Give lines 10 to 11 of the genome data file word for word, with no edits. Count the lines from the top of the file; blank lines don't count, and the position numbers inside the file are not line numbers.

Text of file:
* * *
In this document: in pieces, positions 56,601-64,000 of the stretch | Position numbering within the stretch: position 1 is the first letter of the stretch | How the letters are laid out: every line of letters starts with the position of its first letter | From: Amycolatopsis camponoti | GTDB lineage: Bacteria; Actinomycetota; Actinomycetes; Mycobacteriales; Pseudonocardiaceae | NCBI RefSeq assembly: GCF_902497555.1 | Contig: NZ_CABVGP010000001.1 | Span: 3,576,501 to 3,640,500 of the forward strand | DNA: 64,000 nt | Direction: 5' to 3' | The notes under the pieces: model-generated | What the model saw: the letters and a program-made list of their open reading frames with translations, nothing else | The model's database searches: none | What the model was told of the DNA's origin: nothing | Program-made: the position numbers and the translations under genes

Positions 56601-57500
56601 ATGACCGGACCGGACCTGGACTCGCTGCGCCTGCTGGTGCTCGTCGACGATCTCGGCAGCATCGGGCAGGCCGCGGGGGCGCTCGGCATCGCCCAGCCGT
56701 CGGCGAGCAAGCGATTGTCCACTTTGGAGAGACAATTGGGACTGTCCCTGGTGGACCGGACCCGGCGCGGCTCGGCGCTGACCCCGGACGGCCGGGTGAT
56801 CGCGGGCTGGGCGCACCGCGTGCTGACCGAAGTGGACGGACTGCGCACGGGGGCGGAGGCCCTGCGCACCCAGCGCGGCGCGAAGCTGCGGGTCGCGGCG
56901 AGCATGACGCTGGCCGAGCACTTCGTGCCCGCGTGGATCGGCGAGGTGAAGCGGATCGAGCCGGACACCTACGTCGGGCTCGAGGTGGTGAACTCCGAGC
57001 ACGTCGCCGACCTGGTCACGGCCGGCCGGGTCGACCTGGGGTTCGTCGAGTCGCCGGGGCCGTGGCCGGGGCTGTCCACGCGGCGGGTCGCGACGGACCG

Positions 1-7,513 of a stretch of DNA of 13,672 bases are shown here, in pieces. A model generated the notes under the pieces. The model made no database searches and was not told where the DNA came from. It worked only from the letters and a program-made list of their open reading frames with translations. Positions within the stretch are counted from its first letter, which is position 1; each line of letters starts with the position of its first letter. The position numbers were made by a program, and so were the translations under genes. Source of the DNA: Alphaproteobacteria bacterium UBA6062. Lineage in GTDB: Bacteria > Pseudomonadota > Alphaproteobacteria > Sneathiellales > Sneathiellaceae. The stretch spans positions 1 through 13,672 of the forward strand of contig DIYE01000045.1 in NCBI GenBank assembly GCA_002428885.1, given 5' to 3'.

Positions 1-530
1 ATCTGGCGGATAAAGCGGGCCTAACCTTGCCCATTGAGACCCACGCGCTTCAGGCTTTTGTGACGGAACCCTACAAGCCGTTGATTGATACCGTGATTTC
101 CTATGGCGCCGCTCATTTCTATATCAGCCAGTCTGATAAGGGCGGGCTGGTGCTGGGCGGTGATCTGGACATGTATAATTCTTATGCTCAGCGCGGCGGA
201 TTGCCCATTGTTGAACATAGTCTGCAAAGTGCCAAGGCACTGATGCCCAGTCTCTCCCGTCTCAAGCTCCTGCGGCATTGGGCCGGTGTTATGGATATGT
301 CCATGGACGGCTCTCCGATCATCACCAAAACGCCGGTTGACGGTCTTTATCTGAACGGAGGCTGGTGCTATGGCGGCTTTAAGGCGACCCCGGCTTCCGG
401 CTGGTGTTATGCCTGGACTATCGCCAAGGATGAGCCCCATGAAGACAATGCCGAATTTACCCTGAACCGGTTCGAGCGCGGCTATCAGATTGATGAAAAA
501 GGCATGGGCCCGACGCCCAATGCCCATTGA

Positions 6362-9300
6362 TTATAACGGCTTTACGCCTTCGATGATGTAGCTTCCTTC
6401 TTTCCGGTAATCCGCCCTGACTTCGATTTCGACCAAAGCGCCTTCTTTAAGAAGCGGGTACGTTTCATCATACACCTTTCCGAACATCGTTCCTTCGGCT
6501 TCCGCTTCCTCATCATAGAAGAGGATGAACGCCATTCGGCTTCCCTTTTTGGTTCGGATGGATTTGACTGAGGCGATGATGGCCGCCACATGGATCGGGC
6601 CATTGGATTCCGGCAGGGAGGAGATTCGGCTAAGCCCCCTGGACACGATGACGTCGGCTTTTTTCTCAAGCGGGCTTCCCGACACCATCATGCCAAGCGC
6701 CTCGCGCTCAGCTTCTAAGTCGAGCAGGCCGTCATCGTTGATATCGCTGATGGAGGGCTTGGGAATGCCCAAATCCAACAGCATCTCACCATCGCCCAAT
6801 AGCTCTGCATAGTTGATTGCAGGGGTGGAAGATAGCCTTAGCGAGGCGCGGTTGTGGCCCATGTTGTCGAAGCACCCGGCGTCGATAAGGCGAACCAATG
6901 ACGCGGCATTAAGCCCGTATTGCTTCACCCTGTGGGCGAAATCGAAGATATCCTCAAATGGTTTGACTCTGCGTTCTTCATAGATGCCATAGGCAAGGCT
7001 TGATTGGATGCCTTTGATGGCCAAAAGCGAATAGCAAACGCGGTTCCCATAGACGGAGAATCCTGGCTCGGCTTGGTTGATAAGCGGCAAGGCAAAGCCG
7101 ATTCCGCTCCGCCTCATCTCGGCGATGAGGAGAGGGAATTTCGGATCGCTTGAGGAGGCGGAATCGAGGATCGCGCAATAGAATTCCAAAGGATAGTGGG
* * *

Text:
1 ATCTGGCGGATAAAGCGGGCCTAACCTTGCCCATTGAGACCCACGCGCTTCAGGCTTTTGTGACGGAACCCTACAAGCCGTTGATTGATACCGTGATTTC
101 CTATGGCGCCGCTCATTTCTATATCAGCCAGTCTGATAAGGGCGGGCTGGTGCTGGGCGGTGATCTGGACATGTATAATTCTTATGCTCAGCGCGGCGGA